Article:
We introduce the Into Math Graph tool, which students use to graph how “into" mathematics they are over time. Using this tool can help teachers foster conversations with students and design experiences that focus on engagement from the student’s perspective.
Amanda K. Riske, Catherine E. Cullicott, Amanda Mohammad Mirzaei, Amanda Jansen, and James Middleton
Dr. Zandra de Araujo, Ms. Deborah Hanuscin, and Ms. Samuel Otten
In this paper we discuss different ways teachers can integrate science and mathematics into their curriculum. In particular, we focus on science and mathematics integration via the disciplinary practices.
Gabriel Matney, Julia Porcella, and Shannon Gladieux
This article shares the importance of giving K-12 students opportunities to develop spatial sense. We explain how we designed Quick Blocks as an activity to engage our students in both spatial reasoning and number sense. Several examples of students thinking are shared as well as a classroom dialogue.
Janet Sharp and Rachael M. Welder
Students notoriously struggle with division of fractions in 5 key areas. Hear what those 5 areas are and how recommendations address the limitations.
Elizabeth T. Walker and Jeffrey S. Molisani
Multiple entry points on the road to assessing students can tell teachers if students can do math and therefore apply math to real-world problems.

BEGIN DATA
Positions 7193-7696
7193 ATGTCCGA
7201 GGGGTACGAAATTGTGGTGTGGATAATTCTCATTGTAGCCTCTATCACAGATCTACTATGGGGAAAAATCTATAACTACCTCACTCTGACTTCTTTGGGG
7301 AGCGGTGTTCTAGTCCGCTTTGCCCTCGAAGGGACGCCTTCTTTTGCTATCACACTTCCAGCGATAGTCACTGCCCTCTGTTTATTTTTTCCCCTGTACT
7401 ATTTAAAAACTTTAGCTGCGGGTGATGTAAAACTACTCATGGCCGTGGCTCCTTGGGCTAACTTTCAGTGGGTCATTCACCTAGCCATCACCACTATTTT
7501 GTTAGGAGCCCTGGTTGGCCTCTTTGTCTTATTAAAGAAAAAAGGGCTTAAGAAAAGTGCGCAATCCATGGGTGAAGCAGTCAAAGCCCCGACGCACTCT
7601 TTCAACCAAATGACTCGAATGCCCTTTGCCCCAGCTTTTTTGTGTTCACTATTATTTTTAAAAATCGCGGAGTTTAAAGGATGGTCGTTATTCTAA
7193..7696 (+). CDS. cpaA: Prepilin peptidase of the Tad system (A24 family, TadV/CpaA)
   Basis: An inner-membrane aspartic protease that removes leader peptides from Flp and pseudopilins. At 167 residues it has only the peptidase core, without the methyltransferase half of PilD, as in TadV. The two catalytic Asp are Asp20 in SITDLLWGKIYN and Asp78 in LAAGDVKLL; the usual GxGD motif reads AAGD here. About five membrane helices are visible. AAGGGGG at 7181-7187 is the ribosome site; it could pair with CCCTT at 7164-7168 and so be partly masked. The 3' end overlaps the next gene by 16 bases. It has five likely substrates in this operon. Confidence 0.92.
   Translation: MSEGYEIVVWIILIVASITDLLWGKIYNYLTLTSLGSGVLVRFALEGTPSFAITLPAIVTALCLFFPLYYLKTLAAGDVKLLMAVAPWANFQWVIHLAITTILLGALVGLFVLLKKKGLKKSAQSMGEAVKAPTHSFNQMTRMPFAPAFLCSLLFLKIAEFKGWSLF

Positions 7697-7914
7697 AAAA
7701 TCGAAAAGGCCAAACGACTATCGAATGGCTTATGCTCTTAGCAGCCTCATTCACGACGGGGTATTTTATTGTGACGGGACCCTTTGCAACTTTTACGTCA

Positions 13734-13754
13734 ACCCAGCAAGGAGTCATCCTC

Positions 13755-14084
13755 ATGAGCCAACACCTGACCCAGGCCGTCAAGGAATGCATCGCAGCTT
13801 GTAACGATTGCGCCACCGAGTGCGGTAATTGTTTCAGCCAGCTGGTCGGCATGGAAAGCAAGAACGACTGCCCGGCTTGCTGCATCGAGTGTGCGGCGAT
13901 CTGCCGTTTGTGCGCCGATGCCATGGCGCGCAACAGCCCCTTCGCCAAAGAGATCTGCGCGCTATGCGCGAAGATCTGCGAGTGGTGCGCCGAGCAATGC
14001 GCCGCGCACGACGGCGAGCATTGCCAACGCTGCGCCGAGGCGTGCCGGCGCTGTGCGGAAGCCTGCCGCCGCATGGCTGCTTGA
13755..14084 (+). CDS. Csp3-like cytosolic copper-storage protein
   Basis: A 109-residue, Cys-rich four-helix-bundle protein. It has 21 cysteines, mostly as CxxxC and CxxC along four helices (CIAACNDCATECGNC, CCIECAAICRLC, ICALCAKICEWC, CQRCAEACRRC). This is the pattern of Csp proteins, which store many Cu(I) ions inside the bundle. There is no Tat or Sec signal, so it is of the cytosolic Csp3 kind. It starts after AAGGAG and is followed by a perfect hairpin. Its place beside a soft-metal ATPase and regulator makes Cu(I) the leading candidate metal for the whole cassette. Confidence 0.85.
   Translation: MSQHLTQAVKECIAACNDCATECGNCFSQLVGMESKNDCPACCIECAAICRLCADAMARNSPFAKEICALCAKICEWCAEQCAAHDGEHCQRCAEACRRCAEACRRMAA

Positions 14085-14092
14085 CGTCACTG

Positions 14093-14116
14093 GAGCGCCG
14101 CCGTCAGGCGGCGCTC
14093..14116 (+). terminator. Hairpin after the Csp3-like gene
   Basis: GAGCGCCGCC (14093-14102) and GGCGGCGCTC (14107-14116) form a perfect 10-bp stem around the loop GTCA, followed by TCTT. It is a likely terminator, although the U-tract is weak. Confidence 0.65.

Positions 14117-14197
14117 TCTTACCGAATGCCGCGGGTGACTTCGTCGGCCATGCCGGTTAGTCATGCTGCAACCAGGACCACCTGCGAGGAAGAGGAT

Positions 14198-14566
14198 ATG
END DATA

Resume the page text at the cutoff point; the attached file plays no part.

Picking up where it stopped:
Nevin Iliev and Frank D'Angelo
Enable children of all backgrounds to move beyond their current knowledge base and make culturally relevant mathematical connections.
Robert Q. Berry III and Mark W. Ellis
See how one seventh-grade teacher melds NCTM's Process Standards, CCSSM's Standards for Mathematical Practice, and multidimensional teaching to engage students.
Higinio Dominguez and Melissa Adams
Complement teacher noticing with student noticing to enhance the teaching and learning of estimation.
Christa Jackson, Cynthia Taylor, and Kelley Buchheister
Incorporating math games into the classroom will help your students become motivated problem solvers.
Tamsin Meaney, Tony Trinick, and Uenuku Fairhall
In this article, we explore how a school in Aotearoa [New Zealand] infuses the identity of Indigenous students into the school-based curriculum through the promotion of their language and culture in mathematics lessons. Bernstein's pedagogic device illustrates how teachers' practices were influenced by being able to think the “unthinkable.” This came from the contestation that arose when competing bodies of knowledge had to be integrated both at the school level and at the classroom level. For equity to be achieved regarding students' mathematics learning, parents' and the community's aspirations for students' education need to be infused into debates about the knowledge that teachers are expected to include in their teaching. This enables the local context to make a positive contribution to students' learning. It also implies that programs for improvement should not be imposed on schools unless there are opportunities for them to be adapted to the needs of individual schools.